Unified approach to crack growth and fracture

Conference Dates

July 15-20, 2018


Unified approach connects the behavior of a smooth specimen, of a notched specimen and of the fracture-mechanics specimen, under inert and corrosive environments, using the unifying principles and the Modified Kitagawa-Takahashi Diagram. The unifying principles are based on the fact that the behavior of short cracks is not different from that of long cracks, and the same thresholds govern the crack growth. Cracks being high energy defects, local internal stresses are required to initiate and grow the cracks in all cases. The internal stresses can be pre-existing as in the case of long cracks or in situ generated or augmented in the case of smooth and notched specimens. Observed variations in the crack growth rates of short cracks from those of long cracks arise due to variations in the types and degrees of pre-existing internal stresses. In aggressive environments, chemical forces provide additional driving forces over and above the mechanical forces. Chemical forces come from the chemical and/or electro chemical potential gradients which may be difficult to determine as they depend on the nature and the extent of the local chemical reactions in the changing compositional gradients. From practical considerations, we show that they can be quantified using the inert medium as a reference. Cyclic loads provides additional factors since crack tip driving forces come from both monotonic and cyclic loads leading to load-ratio R dependence. We provide here a systematic analysis of these factors using our Unified Approach to help in quantification and codification of the kinetics of the crack growth and fracture.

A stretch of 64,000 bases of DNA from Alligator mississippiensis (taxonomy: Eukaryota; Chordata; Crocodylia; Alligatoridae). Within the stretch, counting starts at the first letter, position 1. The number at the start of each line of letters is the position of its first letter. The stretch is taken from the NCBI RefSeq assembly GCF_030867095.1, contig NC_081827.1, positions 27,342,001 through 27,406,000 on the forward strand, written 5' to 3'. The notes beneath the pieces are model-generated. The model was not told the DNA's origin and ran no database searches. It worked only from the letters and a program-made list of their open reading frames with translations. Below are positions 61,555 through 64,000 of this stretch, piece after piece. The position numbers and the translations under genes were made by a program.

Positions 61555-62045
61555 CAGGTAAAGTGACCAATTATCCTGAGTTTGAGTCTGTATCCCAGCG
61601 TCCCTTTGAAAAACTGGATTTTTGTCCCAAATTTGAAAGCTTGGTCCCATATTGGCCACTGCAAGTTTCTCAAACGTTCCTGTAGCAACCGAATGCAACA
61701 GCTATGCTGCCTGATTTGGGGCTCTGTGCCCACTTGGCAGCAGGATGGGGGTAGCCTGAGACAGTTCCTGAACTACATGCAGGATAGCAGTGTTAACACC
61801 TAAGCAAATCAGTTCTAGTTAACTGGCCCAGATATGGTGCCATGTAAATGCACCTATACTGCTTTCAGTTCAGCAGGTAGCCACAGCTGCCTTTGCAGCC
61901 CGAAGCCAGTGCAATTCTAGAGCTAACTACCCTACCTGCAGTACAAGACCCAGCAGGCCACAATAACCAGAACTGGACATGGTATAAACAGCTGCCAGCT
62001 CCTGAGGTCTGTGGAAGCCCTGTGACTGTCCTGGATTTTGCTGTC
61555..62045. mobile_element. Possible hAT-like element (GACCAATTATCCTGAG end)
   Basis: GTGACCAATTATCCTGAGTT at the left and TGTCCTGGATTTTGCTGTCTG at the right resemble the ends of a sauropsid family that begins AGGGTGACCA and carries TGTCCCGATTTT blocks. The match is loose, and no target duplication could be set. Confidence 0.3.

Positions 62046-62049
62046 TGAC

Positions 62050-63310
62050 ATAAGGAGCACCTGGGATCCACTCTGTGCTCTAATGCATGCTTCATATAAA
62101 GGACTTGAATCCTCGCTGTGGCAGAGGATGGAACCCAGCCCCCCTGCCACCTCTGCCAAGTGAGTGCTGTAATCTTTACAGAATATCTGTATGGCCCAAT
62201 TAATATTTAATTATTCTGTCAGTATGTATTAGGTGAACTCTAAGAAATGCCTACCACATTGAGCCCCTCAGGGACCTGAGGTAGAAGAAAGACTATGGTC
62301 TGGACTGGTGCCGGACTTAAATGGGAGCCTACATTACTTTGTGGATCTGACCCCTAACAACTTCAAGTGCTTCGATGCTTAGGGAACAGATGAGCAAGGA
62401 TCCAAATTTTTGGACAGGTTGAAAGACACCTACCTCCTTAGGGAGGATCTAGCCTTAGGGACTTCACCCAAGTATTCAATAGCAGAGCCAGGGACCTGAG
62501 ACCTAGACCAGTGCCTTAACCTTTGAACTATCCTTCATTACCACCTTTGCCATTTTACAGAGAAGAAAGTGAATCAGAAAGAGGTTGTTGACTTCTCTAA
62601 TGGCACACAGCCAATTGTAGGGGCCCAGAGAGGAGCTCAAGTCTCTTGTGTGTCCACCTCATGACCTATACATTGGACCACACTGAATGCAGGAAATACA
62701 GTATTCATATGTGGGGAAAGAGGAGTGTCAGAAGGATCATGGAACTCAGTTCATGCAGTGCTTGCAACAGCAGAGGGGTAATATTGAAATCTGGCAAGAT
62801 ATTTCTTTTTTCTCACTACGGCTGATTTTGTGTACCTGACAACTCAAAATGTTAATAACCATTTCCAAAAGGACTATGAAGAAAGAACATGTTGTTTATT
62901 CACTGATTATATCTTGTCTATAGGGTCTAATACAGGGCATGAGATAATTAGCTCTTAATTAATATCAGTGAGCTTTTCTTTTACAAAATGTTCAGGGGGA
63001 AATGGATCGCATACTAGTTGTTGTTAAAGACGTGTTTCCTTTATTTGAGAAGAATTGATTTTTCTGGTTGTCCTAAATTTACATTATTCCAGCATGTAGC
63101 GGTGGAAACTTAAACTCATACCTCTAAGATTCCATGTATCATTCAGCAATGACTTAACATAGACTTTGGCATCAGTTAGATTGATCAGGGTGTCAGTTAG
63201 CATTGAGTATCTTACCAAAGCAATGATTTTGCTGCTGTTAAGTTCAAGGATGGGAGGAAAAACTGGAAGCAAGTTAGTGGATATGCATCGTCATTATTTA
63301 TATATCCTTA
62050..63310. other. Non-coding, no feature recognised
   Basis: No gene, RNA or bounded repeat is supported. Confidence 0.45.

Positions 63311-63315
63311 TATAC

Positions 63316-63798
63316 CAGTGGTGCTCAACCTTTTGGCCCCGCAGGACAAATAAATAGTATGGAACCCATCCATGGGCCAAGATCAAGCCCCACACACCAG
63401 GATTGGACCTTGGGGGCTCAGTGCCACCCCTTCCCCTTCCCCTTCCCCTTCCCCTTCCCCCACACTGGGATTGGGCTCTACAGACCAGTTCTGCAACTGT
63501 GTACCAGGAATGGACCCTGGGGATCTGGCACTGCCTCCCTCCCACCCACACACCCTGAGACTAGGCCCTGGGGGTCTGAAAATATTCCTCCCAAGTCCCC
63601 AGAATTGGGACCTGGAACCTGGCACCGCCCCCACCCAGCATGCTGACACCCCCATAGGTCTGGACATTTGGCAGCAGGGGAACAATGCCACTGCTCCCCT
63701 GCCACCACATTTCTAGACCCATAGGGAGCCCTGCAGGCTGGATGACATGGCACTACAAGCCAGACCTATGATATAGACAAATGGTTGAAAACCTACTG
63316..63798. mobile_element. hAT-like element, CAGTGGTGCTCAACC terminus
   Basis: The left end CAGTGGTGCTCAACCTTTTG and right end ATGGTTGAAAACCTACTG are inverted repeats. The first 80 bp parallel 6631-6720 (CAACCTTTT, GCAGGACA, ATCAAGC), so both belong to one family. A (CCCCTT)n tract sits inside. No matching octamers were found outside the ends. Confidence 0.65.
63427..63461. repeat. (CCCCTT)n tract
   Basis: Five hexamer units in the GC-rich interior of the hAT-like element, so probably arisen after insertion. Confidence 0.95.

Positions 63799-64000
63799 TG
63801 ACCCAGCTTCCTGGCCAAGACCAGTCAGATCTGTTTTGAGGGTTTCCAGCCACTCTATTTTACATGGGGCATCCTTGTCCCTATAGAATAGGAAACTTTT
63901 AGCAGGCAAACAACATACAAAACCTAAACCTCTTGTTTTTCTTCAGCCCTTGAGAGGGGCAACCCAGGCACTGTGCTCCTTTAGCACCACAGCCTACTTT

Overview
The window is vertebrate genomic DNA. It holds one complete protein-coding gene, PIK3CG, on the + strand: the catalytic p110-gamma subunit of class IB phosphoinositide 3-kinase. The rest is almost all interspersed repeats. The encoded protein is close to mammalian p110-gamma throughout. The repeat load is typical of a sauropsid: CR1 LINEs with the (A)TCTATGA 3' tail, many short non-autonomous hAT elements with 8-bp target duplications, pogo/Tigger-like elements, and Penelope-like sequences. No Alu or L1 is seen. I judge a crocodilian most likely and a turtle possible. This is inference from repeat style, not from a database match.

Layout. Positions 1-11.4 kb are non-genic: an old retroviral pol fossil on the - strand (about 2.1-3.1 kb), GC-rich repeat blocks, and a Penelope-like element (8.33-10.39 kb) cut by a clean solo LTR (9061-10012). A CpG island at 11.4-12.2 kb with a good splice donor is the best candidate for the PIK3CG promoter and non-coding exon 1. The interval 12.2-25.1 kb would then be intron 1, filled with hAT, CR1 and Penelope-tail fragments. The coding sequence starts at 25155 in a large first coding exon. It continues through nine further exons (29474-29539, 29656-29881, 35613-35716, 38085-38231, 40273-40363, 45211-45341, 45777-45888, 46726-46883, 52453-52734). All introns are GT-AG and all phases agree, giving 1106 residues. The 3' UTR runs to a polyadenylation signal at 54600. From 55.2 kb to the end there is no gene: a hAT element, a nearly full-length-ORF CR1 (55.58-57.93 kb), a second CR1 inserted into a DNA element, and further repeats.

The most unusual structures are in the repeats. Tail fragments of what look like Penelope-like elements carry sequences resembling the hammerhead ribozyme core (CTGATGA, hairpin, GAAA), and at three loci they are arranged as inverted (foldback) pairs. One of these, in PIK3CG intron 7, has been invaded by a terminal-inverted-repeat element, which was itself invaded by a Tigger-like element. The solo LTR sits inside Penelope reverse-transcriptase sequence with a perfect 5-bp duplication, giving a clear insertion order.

3.pdf (83 kB)

This document is currently not available here.